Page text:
Elihu Stone
The Jerusalem Post (Opinion)
July 14, 2011 - 12:00am

The anti-boycott legislation recently enacted by the Knesset has invoked a firestorm of criticism from many, fulminating against such legislation as inherently “undemocratic.” Allow me to present an alternative viewpoint, dealing with the particulars of the case.

Declaring that boycotts, per se, are illegal might be anti-democratic. However, the legislation in question does not criminalize boycotts. Rather, it provides a balance, allowing those who reject all (even indirect) contact with Israel to act as they see fit – so long as they do not harm otherwise binding contracts between parties who think otherwise, by inciting for their economic destruction and international sanction.

A careful reading of the bill shows that it merely provides possible protection, via the creation of a civil tort, for individuals and institutions (governmental, cultural and academic) that the Boycott, Divestment and Sanctions (BDS) movement means to strangle economically – and most undemocratically.

Adherence to democratic principles neither demands nor compels a democratic country to aid and abet all actions of those who effectively deny it the right to self-defense and actively advocate for its dissolution by any means short of armed assault. Moreover, those who would squash others by economic means should hardly be heard to complain when their intended victim chooses to withhold its economic support (in the form of tax breaks, etc.) from them.

Israel’s refusal to support its detractors in their declared efforts to undermine the country’s economy and blacklist all of its academic and cultural institutions is eminently reasonable, and presents no unfair surprise to those who have consistently exploited democratic rhetoric and institutions in the service of undemocratic ends. It remains a mysterium tremendum why those who would ostensibly utterly shun Israel’s government and urge others to do likewise are suddenly upset that they are ineligible to compete for that government’s tenders.

Any fair assessment of the Anti-Boycott legislation must take into consideration relevant history and context. The BDS movement is no phenomenon sui generis, springing out of thin air. Those with a sense of regional history will recall the Arab boycotts of Jewish and Zionist interests , that began well before the modern State of Israel was recognized in 1948. Indeed, the Arab League boycott remains in effect today, administered by the Damascus-based Central Boycott Office (CBO), a specialized bureau of the League.

THE BDS campaign – like the Arab boycott – targets not only Israel and its institutions, but also companies that do business in or with Israel. A fair read of the BDS movement’s website reveals that its ultimate goal, too, is the dismantling of the Jewish state – continuing the all-out assault initiated by Arab armies in 1948 – via economic means. BDS now constitutes at least as great a menace to Israel and all who associate with it – and to the very notion of free trade – as the original Arab Boycott.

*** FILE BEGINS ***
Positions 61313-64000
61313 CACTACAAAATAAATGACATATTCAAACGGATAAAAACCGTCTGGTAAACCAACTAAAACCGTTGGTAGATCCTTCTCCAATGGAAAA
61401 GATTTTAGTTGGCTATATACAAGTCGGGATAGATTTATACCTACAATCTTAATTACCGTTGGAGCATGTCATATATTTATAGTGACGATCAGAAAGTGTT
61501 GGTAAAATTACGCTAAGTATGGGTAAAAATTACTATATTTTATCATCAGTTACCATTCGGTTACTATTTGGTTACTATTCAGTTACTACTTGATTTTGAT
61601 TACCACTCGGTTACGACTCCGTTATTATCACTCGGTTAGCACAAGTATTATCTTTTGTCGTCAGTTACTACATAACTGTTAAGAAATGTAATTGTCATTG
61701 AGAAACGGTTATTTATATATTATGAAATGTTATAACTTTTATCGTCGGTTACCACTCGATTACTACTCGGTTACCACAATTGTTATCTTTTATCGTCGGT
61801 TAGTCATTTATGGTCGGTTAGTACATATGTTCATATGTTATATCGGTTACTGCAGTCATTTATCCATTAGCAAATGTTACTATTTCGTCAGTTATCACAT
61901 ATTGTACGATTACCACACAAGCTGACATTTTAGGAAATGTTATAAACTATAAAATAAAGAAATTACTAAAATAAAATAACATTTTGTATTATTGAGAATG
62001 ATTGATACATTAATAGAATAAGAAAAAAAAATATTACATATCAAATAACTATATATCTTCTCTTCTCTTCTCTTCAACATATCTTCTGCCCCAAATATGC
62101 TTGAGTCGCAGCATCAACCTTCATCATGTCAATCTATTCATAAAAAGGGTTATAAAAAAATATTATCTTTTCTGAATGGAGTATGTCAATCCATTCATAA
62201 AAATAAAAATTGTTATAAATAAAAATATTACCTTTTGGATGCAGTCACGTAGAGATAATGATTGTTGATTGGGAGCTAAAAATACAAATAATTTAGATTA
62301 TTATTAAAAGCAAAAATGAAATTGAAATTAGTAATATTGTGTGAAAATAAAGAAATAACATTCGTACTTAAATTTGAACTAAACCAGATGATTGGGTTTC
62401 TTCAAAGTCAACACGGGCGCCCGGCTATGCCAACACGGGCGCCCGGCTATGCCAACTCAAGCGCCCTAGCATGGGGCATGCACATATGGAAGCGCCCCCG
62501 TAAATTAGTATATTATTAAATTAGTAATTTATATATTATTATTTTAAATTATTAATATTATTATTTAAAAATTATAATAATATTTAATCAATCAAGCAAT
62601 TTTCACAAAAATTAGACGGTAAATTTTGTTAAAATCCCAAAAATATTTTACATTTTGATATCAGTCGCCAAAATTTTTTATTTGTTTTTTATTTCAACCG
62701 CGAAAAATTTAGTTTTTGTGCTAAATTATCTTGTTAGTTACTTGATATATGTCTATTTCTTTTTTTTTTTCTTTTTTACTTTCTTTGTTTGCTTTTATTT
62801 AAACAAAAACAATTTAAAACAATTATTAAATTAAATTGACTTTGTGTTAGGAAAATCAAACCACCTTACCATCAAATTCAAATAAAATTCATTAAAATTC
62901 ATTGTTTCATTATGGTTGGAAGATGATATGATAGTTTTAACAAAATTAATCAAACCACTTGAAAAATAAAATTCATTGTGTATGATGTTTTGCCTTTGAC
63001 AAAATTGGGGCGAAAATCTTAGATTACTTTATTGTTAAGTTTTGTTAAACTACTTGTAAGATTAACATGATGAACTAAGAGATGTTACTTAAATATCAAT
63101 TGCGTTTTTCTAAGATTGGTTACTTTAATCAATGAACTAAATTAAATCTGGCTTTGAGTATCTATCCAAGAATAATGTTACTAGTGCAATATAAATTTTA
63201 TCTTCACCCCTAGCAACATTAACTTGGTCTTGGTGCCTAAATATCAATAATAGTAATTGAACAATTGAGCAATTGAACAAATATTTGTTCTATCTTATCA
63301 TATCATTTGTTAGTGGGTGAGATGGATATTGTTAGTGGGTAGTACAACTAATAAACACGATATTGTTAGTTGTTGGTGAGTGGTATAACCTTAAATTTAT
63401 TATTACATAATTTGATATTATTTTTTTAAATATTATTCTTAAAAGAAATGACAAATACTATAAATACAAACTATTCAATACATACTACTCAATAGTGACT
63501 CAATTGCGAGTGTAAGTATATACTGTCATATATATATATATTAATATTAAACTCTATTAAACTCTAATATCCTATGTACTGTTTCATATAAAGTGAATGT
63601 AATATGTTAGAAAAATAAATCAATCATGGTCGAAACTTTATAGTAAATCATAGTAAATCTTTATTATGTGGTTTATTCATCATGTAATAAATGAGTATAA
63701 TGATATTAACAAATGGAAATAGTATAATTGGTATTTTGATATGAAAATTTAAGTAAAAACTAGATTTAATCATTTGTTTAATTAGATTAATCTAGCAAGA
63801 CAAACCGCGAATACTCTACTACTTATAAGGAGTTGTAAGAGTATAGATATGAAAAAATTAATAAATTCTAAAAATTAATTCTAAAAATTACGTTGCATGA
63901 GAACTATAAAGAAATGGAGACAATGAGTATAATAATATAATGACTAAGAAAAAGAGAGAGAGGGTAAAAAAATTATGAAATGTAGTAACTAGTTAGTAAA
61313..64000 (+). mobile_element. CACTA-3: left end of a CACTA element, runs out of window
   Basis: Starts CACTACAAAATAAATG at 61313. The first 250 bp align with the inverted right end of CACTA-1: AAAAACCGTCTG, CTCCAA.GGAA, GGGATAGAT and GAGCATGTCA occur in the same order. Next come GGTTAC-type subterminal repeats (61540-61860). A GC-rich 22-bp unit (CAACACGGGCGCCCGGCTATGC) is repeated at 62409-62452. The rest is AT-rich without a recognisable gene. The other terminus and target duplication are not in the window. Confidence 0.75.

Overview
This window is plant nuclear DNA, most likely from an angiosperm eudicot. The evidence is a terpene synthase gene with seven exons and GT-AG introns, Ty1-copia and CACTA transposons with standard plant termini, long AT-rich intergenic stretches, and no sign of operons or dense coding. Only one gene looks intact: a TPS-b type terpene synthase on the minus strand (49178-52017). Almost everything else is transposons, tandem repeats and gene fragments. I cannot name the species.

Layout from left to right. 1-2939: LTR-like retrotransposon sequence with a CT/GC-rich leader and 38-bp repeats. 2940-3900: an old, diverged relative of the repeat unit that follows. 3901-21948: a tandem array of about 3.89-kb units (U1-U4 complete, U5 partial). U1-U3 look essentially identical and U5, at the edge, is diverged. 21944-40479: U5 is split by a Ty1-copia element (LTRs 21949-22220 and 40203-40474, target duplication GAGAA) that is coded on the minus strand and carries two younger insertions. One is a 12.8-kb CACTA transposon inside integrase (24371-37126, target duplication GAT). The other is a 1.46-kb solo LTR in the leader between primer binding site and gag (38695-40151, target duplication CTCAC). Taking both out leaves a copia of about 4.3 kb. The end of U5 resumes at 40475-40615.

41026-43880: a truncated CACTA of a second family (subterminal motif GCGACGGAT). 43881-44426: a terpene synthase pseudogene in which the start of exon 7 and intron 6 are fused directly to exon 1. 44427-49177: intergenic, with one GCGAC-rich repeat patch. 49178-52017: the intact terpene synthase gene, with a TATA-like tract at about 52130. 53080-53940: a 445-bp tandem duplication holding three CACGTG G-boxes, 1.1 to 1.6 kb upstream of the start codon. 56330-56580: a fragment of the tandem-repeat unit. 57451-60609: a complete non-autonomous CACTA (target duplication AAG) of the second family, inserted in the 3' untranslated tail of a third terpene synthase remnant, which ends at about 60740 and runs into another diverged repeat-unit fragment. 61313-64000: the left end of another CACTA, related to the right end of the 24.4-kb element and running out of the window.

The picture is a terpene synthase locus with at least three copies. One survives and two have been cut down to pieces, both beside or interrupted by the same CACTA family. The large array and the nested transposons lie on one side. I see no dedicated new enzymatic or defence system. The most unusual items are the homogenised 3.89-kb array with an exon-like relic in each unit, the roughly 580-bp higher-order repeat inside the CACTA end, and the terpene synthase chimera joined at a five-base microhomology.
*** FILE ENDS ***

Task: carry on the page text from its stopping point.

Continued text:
Anti-Boycott legislation, used to effectively combat such threats, is nothing new in the context of the Arab-Israeli conflict. In 1977, the US Congress passed legislation criminalizing cooperation with the Arab boycott against Israel for American companies and individuals – and authorizing the imposition of serious penalties against violators. The legislation Israel has enacted is far less onerous for its opponents than the US legislation is for its opponents.

Israel’s legislation – like America’s – appropriately withholds governmental support from those who work toward its economic destruction. The law also provides a mechanism for Israelis to defend themselves from the (now) tortious interference with third-party contracts, when such interference is premised solely on the contracting parties’ connection to Israel, its institutions or areas under its control.

The wording of the Anti-Boycott measure might be improved upon; surely the courts (which the BDS campaign targets as institutions of Israel) will be called upon to interpret its scope and meaning, over time. However, the basis of the law is sound.

To sum up: A majority of the Knesset has now agreed that Israel will no longer be complicit in engineering its own demise. The legislature has asserted its right to re-level the economic playing field and provide the country’s professors, farmers, merchants, entrepreneurs, hospitals and cultural institutions with some mechanism for defending themselves against the tyranny of those who would wreak commercial and social havoc upon them.

Moreover, this bill – crafted to allow recourse via legal challenge of those who call trans-nationally for trampling Israel’s freedoms and those of its trade partners – is not undemocratic in nature.

Unlike the pernicious boycotts it is meant to combat, this bill actually serves to promote and maintain democratic ideals, such as freedom of association, economic substantive due process and – yes – the free exchange of ideas.


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